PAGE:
1. Take a two-week break
You’ve been faithfully following your diet, but after a great start the weight’s stopped coming off? This effect, known as the diet plateau, is a common problem.
However, a new study carried out at the University of Tasmania has found that taking regular two-week breaks from dieting can outsmart it.
The researchers were investigating the ‘famine reaction’ which occurs when the body responds to losing a large amount of weight by hanging on to fat, believing food is becoming scarce.
For dieters this evolutionary survival mechanism has the knock-on effect of stalling weight loss.
The study found those who dieted for two weeks then had two weeks off over a 16-week period were more likely to lose weight than those who continuously cut down. They were also more likely to have kept the weight off six months later.
2 Understand how weight loss works
The reason most people lose weight very quickly during the first few weeks of a diet is that a lot of what is lost is water. Once your body has shifted this excess fluid, it’s normal for your rate of weight loss to slow significantly.
Check your progress and ask yourself whether the pounds have really stopped dropping, or just eased up. Experts agree that a sensible rate for safe, lasting weight loss is one to two pounds per week.
3 Take a weekly selfie
Last year, a study by the University of Alicante in Spain found that creating a photo diary was an extremely effective tool when it came to shedding pounds.
Over 80% of dieters taking full-length selfies each week as a record of their changing shape managed to reduce their waist size significantly. The researchers believe the body snaps motivated the slimmers because they could clearly see the results of their dieting.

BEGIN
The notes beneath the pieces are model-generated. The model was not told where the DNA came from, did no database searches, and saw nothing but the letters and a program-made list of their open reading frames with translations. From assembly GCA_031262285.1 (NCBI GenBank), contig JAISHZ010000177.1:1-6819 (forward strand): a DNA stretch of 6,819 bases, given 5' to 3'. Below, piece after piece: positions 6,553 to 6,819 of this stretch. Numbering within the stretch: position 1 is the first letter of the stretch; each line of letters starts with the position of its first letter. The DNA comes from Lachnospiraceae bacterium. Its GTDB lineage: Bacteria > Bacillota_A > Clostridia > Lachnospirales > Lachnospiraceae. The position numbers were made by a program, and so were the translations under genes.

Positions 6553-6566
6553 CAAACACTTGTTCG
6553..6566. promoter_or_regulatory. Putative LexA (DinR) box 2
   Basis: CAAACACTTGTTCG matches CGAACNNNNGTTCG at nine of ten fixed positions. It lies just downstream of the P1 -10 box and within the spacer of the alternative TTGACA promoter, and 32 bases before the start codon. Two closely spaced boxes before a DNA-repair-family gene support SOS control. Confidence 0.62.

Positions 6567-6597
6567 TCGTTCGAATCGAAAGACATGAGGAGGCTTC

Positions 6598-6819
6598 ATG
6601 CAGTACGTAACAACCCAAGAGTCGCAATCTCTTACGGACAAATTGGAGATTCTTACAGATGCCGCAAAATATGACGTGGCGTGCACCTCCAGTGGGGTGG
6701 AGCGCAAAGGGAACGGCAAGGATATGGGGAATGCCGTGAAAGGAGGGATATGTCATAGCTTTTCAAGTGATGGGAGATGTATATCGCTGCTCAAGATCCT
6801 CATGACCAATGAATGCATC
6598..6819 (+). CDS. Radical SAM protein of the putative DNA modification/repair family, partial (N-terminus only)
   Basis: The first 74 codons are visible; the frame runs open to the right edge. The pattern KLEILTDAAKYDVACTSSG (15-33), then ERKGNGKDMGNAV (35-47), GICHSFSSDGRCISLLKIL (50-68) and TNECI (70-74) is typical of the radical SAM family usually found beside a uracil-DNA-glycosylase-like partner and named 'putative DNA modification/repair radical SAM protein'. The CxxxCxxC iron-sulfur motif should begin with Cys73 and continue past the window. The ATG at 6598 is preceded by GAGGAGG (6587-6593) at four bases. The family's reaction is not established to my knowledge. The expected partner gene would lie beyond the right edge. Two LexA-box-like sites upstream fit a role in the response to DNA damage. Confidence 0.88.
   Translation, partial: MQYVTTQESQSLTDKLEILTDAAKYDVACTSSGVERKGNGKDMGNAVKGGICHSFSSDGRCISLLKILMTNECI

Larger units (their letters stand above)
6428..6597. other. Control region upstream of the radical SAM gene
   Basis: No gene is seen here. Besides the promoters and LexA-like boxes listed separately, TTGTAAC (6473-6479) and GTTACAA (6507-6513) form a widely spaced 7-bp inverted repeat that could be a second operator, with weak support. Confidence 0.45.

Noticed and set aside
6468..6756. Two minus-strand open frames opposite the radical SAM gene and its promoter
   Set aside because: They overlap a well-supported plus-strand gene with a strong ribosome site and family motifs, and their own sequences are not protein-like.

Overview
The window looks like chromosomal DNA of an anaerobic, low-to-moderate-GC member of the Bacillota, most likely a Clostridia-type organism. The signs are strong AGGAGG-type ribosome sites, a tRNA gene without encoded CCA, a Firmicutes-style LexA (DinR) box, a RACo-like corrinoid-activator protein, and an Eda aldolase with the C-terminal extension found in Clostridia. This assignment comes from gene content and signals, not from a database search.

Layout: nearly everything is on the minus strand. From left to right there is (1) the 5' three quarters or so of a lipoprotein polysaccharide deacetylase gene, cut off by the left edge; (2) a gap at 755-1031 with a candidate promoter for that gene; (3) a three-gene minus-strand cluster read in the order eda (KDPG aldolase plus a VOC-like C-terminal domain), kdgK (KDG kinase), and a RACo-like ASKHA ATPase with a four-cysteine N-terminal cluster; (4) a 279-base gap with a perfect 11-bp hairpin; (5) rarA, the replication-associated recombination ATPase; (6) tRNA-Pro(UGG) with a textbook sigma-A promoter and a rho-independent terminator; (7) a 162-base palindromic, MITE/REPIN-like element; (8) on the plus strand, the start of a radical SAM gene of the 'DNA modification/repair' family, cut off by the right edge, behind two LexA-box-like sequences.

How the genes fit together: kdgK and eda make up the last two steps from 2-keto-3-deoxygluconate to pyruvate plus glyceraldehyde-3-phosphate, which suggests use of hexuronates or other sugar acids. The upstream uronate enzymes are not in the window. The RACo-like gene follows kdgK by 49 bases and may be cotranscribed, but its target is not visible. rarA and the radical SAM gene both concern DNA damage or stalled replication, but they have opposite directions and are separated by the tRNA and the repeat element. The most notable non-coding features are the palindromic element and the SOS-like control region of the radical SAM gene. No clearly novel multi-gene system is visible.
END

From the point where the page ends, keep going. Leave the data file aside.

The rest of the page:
4 Readjust your calorie intake
“As you lose weight, your metabolism can slow because your body requires fewer calories to fuel the smaller-sized you,” says nutritionist Linda Foster.
“Therefore, the calorie intake that you initially had when you began your weight-loss journey will need to be adjusted to match your body’s current needs,”
Try an online Basal Metabolic Rate (BMR) calculator, such as www.dietplan.co.uk/Tools/BMRChecker , which takes your height, weight, age and activity levels into account to work out the daily number of calories you would need to consume to maintain your new lower weight.
Then reduce that figure by around 500 calories to give you the rough daily intake needed to keep losing weight.
5 Or try eating more!
While it’s true you need to create a deficit between calories in and calories out to shed weight, cut your intake too much on an extreme diet and it’ll have the opposite effect.
“If your calorie intake is too low or you get too hungry, you start to lose metabolism-boosting muscle as well as fat,”
“To lose weight while still preserving this important muscle, you might actually need to increase calories.”